NBA Star Power Index: As Russell Westbrook is hitting rock bottom, Ja Morant and Jayson Tatum are taking off

welcome back to NBA Star Power Index: A weekly gauge of the players getting the most buzz around the league. Inclusion on this list isn’t necessarily a good thing — it simply means you’re capturing the NBA world’s attention. This is also not a ranking. The players listed are in no particular order. This column will run every week throughout the regular season.

If this isn’t Russell Westbrook’s rock bottom, how bad can this get? He’s opened the season shooting 28 percent. He’s 1 for 12 from 3. After an efficient opening night, he’s 4 for 26 over his last two games, which includes an 0-for-11 showing against the Clippers in which he said afterward he played “solid” because he tried as hard as he could.

Breaking news: The NBA isn’t about trying. It’s about producing.

Per Cleaning the Glass, the Lakers are outscoring opponents by 13.2 points per 100 possessions when LeBron James and Anthony Davis play without Westbrook, but when you add Russ to the mix they’re losing those minutes by 7.1 points per 100. Do the math, and Westbrook next to the two stars is swinging the Lakers’ net rating more than 20 points in the wrong direction.

You can make all the small-sample rationales you want; this is what it is, and it’s been this way for a long time. Westbrook is not a good NBA player anymore. He’s even worse in this particular Lakers situation. He’s listed as doubtful (hamstring) for Wednesday’s game vs. Denver, and the Lakers are happy about that. That’s where this is. The Lakers prefer their $47 million player to be in street clothes. Like it or not, this is the biggest story in basketball right now. What, if anything, is Rob Pelinka going to do about this mess he’s created?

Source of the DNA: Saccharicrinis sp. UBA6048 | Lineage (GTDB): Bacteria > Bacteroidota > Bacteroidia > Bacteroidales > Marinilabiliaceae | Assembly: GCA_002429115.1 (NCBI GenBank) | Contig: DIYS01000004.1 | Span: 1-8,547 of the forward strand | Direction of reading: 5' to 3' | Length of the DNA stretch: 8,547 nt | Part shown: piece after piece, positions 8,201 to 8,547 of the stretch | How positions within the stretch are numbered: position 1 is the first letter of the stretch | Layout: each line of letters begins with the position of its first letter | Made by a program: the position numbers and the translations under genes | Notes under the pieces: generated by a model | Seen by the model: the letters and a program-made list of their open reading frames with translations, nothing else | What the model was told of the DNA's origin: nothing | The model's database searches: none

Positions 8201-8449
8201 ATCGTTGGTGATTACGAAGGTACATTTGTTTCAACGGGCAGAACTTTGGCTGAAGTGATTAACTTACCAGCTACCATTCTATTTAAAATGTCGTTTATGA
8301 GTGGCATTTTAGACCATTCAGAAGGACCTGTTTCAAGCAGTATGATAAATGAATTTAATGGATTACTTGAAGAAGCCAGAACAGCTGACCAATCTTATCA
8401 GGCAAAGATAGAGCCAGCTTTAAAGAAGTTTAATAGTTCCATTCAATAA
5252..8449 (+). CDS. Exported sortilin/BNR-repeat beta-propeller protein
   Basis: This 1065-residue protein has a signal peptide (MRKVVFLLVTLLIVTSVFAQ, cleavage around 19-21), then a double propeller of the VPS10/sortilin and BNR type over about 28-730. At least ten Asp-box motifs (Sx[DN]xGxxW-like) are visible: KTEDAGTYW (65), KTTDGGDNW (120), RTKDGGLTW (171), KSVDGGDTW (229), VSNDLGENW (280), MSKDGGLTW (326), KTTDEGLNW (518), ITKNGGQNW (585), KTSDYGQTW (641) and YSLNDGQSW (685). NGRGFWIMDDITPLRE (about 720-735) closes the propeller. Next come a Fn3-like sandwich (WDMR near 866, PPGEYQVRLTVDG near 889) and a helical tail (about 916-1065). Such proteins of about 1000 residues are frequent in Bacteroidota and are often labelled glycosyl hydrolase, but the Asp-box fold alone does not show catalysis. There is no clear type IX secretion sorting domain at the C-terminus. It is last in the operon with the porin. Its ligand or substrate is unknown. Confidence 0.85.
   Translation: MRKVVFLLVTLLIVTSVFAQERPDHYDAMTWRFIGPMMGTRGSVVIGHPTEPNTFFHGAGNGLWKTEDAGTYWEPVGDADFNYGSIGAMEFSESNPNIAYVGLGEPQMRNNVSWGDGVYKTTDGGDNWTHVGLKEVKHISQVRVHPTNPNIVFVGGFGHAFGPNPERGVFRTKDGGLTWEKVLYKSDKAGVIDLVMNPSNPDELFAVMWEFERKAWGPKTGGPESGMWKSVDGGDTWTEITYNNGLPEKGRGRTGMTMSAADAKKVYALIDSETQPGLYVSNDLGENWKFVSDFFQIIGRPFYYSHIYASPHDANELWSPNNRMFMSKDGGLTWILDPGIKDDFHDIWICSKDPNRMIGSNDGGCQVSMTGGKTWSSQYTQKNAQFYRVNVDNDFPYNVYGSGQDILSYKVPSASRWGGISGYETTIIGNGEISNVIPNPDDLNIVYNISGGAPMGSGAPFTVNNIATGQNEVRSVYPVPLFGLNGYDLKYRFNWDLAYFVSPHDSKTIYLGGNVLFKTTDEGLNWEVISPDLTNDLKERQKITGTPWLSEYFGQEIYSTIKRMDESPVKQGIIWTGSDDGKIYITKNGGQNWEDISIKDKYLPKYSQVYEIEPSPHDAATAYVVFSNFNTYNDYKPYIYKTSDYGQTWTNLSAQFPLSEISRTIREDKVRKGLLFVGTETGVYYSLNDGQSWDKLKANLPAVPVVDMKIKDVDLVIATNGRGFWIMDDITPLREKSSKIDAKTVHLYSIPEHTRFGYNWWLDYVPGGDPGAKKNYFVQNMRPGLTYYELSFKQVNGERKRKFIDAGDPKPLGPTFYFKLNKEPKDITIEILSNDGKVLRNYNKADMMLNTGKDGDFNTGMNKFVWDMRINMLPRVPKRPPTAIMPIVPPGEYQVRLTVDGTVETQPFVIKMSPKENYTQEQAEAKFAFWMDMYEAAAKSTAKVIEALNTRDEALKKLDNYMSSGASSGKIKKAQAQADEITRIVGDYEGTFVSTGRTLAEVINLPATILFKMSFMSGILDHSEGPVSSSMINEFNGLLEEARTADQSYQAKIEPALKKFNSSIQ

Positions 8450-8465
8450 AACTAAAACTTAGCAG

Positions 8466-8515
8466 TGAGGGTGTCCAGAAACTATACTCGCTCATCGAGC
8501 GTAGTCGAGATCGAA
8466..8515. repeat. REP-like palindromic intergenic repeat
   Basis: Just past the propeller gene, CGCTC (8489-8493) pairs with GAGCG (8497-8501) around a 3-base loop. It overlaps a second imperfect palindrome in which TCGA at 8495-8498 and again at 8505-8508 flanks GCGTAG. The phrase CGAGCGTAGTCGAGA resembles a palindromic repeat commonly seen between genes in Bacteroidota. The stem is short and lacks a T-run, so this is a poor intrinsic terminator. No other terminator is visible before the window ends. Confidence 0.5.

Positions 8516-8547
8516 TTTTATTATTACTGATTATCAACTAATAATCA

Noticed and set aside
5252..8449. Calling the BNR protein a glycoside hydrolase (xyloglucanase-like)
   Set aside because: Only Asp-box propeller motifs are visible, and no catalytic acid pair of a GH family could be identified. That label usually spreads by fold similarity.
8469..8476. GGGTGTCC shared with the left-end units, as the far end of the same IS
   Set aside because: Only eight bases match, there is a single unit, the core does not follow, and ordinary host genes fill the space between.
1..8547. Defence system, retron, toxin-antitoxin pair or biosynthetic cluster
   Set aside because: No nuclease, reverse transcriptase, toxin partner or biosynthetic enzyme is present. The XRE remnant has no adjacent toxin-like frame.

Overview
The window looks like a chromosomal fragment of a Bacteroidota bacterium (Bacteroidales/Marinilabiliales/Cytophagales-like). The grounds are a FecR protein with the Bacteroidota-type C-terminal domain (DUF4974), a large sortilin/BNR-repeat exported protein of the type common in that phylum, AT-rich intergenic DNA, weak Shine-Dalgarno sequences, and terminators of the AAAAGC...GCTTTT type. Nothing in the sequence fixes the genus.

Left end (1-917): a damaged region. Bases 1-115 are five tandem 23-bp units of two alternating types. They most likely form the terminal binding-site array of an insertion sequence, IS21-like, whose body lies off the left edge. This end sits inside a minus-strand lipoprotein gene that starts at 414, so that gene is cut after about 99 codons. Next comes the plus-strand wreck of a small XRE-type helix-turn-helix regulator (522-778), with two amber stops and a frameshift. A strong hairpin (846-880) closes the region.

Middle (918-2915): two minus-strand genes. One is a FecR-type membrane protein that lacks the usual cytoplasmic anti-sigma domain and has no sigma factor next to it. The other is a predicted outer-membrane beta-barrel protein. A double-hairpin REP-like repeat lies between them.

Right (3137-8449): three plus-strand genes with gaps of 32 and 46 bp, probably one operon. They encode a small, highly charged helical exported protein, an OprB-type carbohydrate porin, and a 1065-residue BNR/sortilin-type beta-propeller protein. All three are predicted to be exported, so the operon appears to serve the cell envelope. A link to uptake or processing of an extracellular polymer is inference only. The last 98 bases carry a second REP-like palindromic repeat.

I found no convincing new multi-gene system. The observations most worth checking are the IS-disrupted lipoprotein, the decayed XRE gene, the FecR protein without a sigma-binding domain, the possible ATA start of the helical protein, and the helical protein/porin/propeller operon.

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Ja Morant, who has the Grizzlies at 3-1, has been the best player in the league so far. He leads the league at better than 35 points per game. he went for 49 against Houston. And get this: Morant is shooting 60 percent from 3 so far. And we’re not talking about a low volume. He’s attempted six 3s in three of Memphis’ four games. He’s 12 for 20 overall. If Morant is going to shoot the 3 anywhere north of 37 percent, he’s going to be an MVP frontrunner as long as he’s healthy.

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Damian Lillard was named Western Conference Player of the Week for averaging 34-5-3 through Portland’s first three games — all wins. Over the final five minutes of the win over the Lakers, Lillard, getting back to his clutch ways, scored 12 of Portland’s 18 points. The next night Lillard hung 31 on the Nuggets yet was happy to force-feed the red-hot Anfernee Simons in the third quarter as Portland rolled to its fourth straight win to open the season. Lillard is also devoting noticeable focus and energy to the defensive end. Portland could not have asked for a better start.

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Jayson Tatum was named Eastern Conference Player of the Week for averaging 34 points, 8.3 rebounds and three assists through Boston’s 3-0 start. He hung 35 on Philadelphia on opening night and 40 on the Magic. Tatum is emphasizing pace, grabbing rebounds and running. He’s shooting 55 percent overall, and his 63.0 effective field-goal percentage is tops among all forwards, per Cleaning the Glass.

The most encouraging number so far: at least seven free-throw attempts in every game and eight per night on average, up from 6.2 last season. Tatum doesn’t get downhill quite as well as Jaylen Brown yet, but he’s putting an emphasis on attacking the rim with what would qualify as a career-high frequency while finishing inside four feet at a 76 percent clip, per CTG.

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James Harden came out scorching with 66 points in his first two games. He’s averaging just under 27 points and 10 assists on 48-37-95 shooting splits, but it has only translated to a 1-3 record for the Sixers. A lot of that is on Joel Embiid, who has looked borderline lifeless for long stretches. But something to consider: Is it the best thing for the Sixers to become an offense so disproportionately dependent on Harden?